The Salina Journal from Salina, Kansas on May 19, 1997 · Page 4
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The Salina Journal from Salina, Kansas · Page 4

Salina, Kansas
Issue Date:
Monday, May 19, 1997
Page 4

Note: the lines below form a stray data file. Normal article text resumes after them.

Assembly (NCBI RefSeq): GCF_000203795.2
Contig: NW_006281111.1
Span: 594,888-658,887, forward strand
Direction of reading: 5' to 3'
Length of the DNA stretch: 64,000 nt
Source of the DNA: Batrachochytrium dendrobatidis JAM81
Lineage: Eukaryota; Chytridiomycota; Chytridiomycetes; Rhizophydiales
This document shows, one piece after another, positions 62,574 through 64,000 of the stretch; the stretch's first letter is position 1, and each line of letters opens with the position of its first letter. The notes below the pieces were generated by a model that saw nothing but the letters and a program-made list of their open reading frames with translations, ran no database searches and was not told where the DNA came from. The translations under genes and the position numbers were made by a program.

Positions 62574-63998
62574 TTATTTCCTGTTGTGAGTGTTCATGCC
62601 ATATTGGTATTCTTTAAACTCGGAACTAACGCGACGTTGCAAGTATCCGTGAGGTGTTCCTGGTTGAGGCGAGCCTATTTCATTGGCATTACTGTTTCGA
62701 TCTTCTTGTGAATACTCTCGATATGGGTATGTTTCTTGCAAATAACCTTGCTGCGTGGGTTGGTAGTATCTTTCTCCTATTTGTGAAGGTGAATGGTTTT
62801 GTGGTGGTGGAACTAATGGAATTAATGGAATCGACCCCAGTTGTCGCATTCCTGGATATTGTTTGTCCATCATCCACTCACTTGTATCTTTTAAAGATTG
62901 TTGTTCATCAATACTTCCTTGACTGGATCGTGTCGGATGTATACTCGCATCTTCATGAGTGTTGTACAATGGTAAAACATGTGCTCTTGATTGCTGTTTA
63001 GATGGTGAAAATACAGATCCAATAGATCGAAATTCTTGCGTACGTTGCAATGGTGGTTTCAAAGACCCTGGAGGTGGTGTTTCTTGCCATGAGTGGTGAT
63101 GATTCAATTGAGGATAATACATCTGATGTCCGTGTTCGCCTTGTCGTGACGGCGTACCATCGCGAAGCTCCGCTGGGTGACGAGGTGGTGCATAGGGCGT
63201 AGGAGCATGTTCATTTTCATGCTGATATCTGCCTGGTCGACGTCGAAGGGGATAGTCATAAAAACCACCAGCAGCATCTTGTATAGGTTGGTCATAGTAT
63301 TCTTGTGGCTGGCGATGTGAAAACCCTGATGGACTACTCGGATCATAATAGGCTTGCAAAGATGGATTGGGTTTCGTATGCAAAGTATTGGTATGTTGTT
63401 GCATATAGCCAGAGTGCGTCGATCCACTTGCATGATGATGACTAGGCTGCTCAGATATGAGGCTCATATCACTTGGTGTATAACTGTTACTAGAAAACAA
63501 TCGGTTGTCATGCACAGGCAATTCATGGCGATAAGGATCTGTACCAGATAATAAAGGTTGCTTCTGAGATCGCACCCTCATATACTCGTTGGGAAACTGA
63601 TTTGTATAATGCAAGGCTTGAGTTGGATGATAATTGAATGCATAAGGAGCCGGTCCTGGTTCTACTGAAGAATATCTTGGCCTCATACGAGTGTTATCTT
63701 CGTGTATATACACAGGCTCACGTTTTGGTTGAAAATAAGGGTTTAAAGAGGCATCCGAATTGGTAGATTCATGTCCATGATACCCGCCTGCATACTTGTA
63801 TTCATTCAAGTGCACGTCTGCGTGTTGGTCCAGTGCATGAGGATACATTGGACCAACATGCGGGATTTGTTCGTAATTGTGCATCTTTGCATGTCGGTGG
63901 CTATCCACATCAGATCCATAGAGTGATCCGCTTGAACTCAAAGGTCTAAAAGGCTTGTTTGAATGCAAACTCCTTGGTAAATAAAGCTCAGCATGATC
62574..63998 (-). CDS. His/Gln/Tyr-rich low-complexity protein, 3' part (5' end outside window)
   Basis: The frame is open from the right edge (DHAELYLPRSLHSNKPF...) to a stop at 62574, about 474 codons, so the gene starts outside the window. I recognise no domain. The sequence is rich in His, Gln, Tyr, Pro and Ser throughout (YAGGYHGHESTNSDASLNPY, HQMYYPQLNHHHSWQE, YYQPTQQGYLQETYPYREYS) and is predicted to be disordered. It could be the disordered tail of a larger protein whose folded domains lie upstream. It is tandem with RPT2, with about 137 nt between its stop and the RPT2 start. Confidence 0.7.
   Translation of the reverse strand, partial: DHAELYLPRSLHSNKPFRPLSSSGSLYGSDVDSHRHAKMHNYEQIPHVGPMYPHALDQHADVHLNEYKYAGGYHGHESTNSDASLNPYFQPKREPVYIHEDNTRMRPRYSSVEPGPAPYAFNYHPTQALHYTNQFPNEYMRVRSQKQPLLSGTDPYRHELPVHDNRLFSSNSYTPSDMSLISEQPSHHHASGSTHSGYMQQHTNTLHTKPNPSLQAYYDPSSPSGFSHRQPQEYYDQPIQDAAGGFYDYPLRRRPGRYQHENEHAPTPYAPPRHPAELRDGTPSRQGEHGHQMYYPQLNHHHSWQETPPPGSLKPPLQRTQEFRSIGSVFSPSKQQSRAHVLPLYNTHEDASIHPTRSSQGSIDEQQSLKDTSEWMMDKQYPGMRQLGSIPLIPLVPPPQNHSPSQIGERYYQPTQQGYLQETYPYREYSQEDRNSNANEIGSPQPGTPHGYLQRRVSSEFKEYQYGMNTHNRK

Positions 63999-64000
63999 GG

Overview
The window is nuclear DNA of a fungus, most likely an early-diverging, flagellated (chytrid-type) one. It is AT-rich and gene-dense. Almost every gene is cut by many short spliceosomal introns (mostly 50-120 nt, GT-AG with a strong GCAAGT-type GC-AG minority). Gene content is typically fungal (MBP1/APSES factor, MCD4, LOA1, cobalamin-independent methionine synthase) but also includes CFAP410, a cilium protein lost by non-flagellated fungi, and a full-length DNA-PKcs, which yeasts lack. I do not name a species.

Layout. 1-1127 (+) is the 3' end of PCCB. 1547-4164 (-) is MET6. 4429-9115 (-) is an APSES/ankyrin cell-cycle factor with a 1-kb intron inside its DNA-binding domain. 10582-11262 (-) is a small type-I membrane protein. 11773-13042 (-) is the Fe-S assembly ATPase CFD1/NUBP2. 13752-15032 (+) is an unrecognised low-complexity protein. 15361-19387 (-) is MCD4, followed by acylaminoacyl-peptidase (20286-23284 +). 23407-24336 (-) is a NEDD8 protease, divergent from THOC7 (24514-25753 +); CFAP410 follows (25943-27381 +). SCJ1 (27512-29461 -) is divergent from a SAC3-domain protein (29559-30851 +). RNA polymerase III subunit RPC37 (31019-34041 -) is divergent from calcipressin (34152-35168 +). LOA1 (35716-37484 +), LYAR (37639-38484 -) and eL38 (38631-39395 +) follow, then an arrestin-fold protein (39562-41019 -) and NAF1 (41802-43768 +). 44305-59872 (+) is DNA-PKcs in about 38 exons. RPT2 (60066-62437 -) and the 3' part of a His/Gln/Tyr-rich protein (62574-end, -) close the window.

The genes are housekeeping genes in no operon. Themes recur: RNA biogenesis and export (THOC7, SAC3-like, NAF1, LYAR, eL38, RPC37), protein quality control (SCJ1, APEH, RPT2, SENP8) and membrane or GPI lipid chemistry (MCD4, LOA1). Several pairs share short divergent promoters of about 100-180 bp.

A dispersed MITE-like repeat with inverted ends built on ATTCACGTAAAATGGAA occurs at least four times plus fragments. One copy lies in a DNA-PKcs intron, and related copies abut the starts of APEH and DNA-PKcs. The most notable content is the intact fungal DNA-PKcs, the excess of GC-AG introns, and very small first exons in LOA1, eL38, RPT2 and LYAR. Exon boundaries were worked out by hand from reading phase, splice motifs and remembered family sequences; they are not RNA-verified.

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MONDAY, MAY 19, 1997 THE SAUNA JOURNAL George B. Pyle editorial page editor Opinions expressed on this page are those of the identified writers. To join the conversation, write a letter to the Journal at: P.O. Box 740 Sallna, KS 67402 Fax: (913)827-6363 E-mail: SJLetters© Quote of the day "We're here to promote the idea that contempt, rather than celebration, is the proper response to advertising and the individuals that make is possible." Neil Postman author of "Amusing Ourselves to Death," opening last Tuesday's Counter-Clio awards, marking the worst In advertising. OPINION By GEORGE B. PYLE / The Salina Journal Thicker than blood THE lttW Tlie death penally for the Unabomber THE ARGUMENT Family thought they would stop the killing D avid Kaczynski could have just kept quiet. Instead of ending a nationwide manhunt for a mad bomber that had gone on for 18 years and led nowhere, Wanda Kaczynski could have looked the other way. Instead, they put concern for innocent strangers ahead of their own family and led the FBI to their man, accused Unabomber Theodore Kaczynski. And what does the Kaczynski family get for its gut-wrenching, public-spirited action? Wanda's son, David's big brother, now faces the death penalty if convicted on charges of sending the bombs that killed three people and injured 23 others. If this is the kind of reward a family gets for deciding that the law is thicker than blood, it is unlikely the Justice Department will find many similarly cooperative relatives in the future. Attorney General Janet Reno, ever on the lookout for opportunities to prove how tough she is, has made the decision only she can make, to seek the death penalty in a federal case. Wanda and David Kaczynski strongly opposed the decision, and are said by their attorney ta badeyastated by it. After all, the man was turned in by his own closest relatives. They recognized the ideas and phrasing in the infamous Unabomber manifestos published last year and, rather than risk the chance that he might kill again, did the right thing. If they had not done so, it is entirely possible that the Unabomber would still be active, still be sending his deadly packages to unlucky strangers. It is not as if the mother and brother were fellow terrorists rolling over on a co-conspirator in return for a plea bargain. The accused's relatives are not suspected of, much less charged with, any illegal act. If anything, they showed a courage many people might not be able to muster in similar situations. Some consideration for their cooperation, for their feelings, should be a factor in the way this case is handled. While the Unabomber crimes were heinous, and while the government's opinion of the suspect is that he is an unrepentant, violent man, it is hard to imagine him making bombs in his prison cell. The sad case of the Kaczynski family is a reminder that, while the survivors of murder victims deserve to be remembered by the criminal justice system, accused and convicted killers have families, too. Usually, those families are innocent people. Often, because murder most often is a crime committed by people who know their victims, those closest to the killer were also close to his victim. So those who have already lost one loved one to an illegal murder risk losing another to a legal one. In turning in their son and brother, Wanda and David Kaczynksi hoped that there would be no more blood on their family's hands. Now, they cannot be so sure. T IN AMERICA Cigarettes reduce great men to dust LETTERS TO THE JOURNAL SJLetters @ saljournal .com Find a cure for hunger in America America has 14.9 million children living in poverty — more than any other industrial nation. Four million of these children are hungry. Studies show that even mild malnutrition can damage the brain, harming children for life. Another million children will be soon plunged into poverty when cuts from federal programs become effective, according to the Children's Defense Fund. The Kansas Childhood Hunger Project states that 69,000 children are hungry or at risk of hunger in Kansas. Yet, current funding for WIC — a fine nutrition program for poor pregnant and nursing mothers and their children — will result in many more eligible persons not receiving services. This program saves taxpayers $1.92 to $4.21 in Medicaid costs for every dollar spent on nutrition for newborns and their mothers. Food stamps have received huge puts and welfare reform is beginning to reduce grants to families whose mothers are not working the required hours per week — thus punishing their children as well as the mothers. Hunger has a cure legislation can help resolve the problem of hunger for children. This pro- BOB HERBERT Tlw New York Times Doctor remembers how Brynner, Lerner and Bernstein were brought down by smoking N W YORK — Dr. William Cahan remembers dropping by the dressing room of Yul Brynner during the original run of "The King and I" in the early-1950s. "You could barely see that famous bald head through the cloud of cigarette smoke," said Cahan, a renowned cancer surgeon and at the time the son-in-law of Brynner's co-star, Gertrude Lawrence. "When you saw him up on the stage with his bare chest, he looked indestructible. But he smoked four or five packs a day. I used to tell him the same thing I told everybody, 'For God's sake, cut it out.' " Cahan would go on to become the senior attending surgeon at the Memorial Sloan-Kettering Cancer Center, where he dubbed his operating room "Marlboro country." He continued trying to persuade Brynner to give up cigarettes. In his memoir, "No Stranger to Tears," Cahan quoted the actor as saying: "Don't worry, Bill. They'll never get me." During a tour of the hospital last week, and later over lunch, Cahan talked of the many celebrities he has known — many of them close personal friends — who have succumbed to cigarette-related diseases. He told the story of a flight he took from Boston to New York in the 1980s with Leonard Bernstein and the lyricist Alan Jay Lerner. Bernstein was chain- smoking, as usual. But an obviously jittery Lerner was trying to quit. He bit his nails, fingered a string of worry beads and talked about how guilty he felt at having so much trouble cutting cigarettes loose. Lerner finally quit in 1986, but it was too late. A suspicious shadow on an X-ray taken just a few months later turned out to be lung cancer. It was inoperable. Pneumonia developed and Lerner was admitted to Sloan-Kettering's intensive care unit. A young nurse on duty one night said, "I know this Mr. Lerner is very sick, but now I think he's hallucinating." When a senior nurse asked why, the young nurse replied, "He says he wrote 'My Fair Lady.' " Cahan and Lerner had a big laugh over that the next day. But time was running out. "Alan called Lenny," Cahan said, "and tried to get him to quit. He said, 'Lenny, please. Look what it's done to me.' " Lerner died in June 1986, Bernstein in October 1990. In November 1990, Cahan wrote: "So they got Lenny, too, those patrons of the arts. To see him now reduced to dust by two lousy packs of cigarettes a day ..." T WHITE HOUSE WATCH * TOTAL tMM<JfJirl'''<JOVt.D STILL A/or PLI ro The tobacco companies have succeeded in having it both ways. When they are trying to entice you to smoke, they spend billions to make smoking seem glamorous, pleasurable and sexy. When a smoker goes to court for redress, the companies say you must have known smoking was dangerous. The tobacco companies have succeeded so far in having it both ways. When they are trying to entice you to smoke, they spend billions upon billions of dollars to make smoking seem like the most glamorous, adventurous, pleasurable and sexy pastime imaginable. When a smoker, riddled with disease and dying in great pain, goes into court for redress, the companies cry foul. It's your fault, they say. You must have known smoking was dangerous. Everybody knows it. In fact, most smokers find themselves trapped by the following insidious combination: Smoking is extremely pleasurable for large numbers of people. Nicotine, despite the bizarre testimony of tobacco executives, is highly addictive. Cigarettes are relentlessly advertised — men, women and children are bombarded from birth to death with highly effective overt and subliminal messages that smoking is good. And, finally, most people, young and old, live their lives to some degree in a state of denial. Cancer? It won't happen to me. When Cahan saw Yul Brynner for the last time, in the mid-1980s, the actor was in a wheelchair, on his way to a radiation treatment at Memorial Sloan-Kettering. He had been diagnosed with lung cancer and the disease had spread to his spine. The two men chatted for a few minutes. As he was about to be wheeled away, Brynner turned and looked up at Cahan. In a hoarse voice, he said, "Why the hell didn't I listen to you?" Brynner died on Oct. 10, 1985. A memorial service was held at the Shubert Theater. Among the eulogists was Alan Jay Lerner. • Bob Herbert is a veteran journalist and now a regular Op-Ed columnist for The New York Times, 229 W. 43rd Street, New York, NY 10036. Clinton out to improve race relations P.O. Box 74O, Salina, KS 67402 posed legislation is languishing in the House of Representatives in spite of the fact that it provides full funding for WIC, improves food stamps benefits, and strengthens other food programs for children. This bill is desperately needed to strengthen the national nutrition safety net for children, and to reduce malnutrition for children. Anyone interested in prevention of hunger in our community, state and nation is invited to contact our representatives in Congress and ask them to promote HR 1507, Hunger Has A Cure. — TED MINTUN Salina Sebelius a strong lady Regarding your May 11 opinion "Paying protection," I just wrote a letter to Insurance Commissioner Kathleen Sebilius encouraging her to keep working for Kansas consumers. We have an honest politician here, so let's keep her. When we get somebody like this in office we must encourage her as taxpayers to let her know we care. The money she could gain by turning away from the voter is great. She must be a strong lady. — Mr. and Mrs. TONY WOLFF Brookville Son of the South is out to make blacks and whites understand each other better W ASHINGTON — A son of the South, President Clinton has been searching for months for a way to make an impact on improving the nation's deteriorating race relations. He's betting his bully pulpit — and his legacy — that presidential words can make a difference in promoting racial fe harmony. But he's still grappling with how to make specific steps to help steer the country to less tension. When Clinton leaves office, he hopes to be able to say he gave the country a balanced budget, got the nation ready for the 21st century, secured enough trade agreements to position the nation well for the global economy, improved education and made the next generation more able to cope with the complexities of life, v strengthened America's security and reduced racial tension. White House aides credit Clinton with having headed off race as a divisive issue in the 1996 elections after the O.J. Simpson verdict. Clinton said he was stunned by the divergence of black and white opinion on the verdict and pledged to try to find a solution. So far Clinton's finest moment on race relations came in a speech he gave in Austin, Texas, on the day of the Million Man March, Oct. 16,1995. He diagnosed America's problem by saying that far too many Americans "fear deep down inside that they'll never quite be able to see each other as more than enemy faces, all of whom carry a sliver of bigotry in their hearts." "America, we must clean our house of racism.... A house divided against itself cannot stand," Clinton said in a speech as impas- ANN MCFEATTERS Scripps Howard News Service "A subtle form of racism that we all have to be careful about (is) the presumption of what people feel or what they think based on the color of their skin. It still permeates this country and causes barriers." President Bill Clinton sioned as he's ever given. Clinton called for no new government action to right the wrongs he listed: While half of all white Americans earn more than the median wage of $35,000 a year, only one-fourth of African Americans do; more than half of all black children live in poverty; one out of three black men in their 20s spend time in jail; 65 percent of black children live without a father present. Despite his passion, Clinton has been uncertain on race. He took five months to develop his affirmative action policy — mend it, don't end it. He has had chilly relations with a number of black leaders, from Jesse Jackson to Louis Farrakhan. But last November in his race against Bob Dole, Clinton won among black voters, eight to one. Clinton insists that his plans to wire every classroom to the Internet, spend more on Head Start and give tax breaks to families to put children through college will do as much as any government program to give more black children the opportunity to succeed. Now he promises to give his major speech on how the nation can improve race relations in a commencement address June 14 at the University of California at San Diego. There is little dispute that Clinton understands race relations in America as well as just about any president has. DOONESBURY "People pass like ships in the night and don't talk about what they think (about race), j -vjie told a group of black columnists in 1995!... I don't think people are as straight with each other as they should be." ', Asked by the group to talk about what constitutes racism, he said, "One, it's racist to'af- firmatively discriminate against someone $n the basis of race. That's racism. Two, it's racist to act or refrain to act in ways that will cause harm to people, either physically or emotionally, simply because of race. And three, a subtle form of racism that we all have to be careful about, the presumption of what people feel or what they think based on the color of their skin. It still permeates this country and causes barriers." "••! Clinton said in the Austin speech that it is not racist for white Americans to be afraid in black inner cities because "violence for those white people often has a black face." And he said it is not true that black Americans get preferential treatment to get hired or promoted, but it is true and worrisome that black college enrollment is dropping. To change behavior, he said, "you have to change people's experiences" and people haV,e to deal with issues of race on an individual basis. • !•;•• First, he wants white Americans to understand and acknowledge what he calls the roots of black pain. If black and white Americans talk to each other, he says, he is convinced they will find out they have more in common than they thought. In San Diego he will vow again to start that dialogue, to give every American the opportunity to succeed and to give every American the educational tools he or she needs. • , , Race, Clinton believes, is not about goverty- ment or politics but "what is in the heart, and minds and life" of people. Changing hearts arid minds is difficult, and words alone won't be enough. This may be Clinton's biggest challenge yet. • Ann McFeatters covers the White House for Scripps Howard News Service, 1090 Vermont Ave. NW, Suite 1000, Washington, D.C. 20005. By G.B. TRUDEAU IxjAprW HOWA90UT KW \9'» • MJtLt»fttt»A***m JIA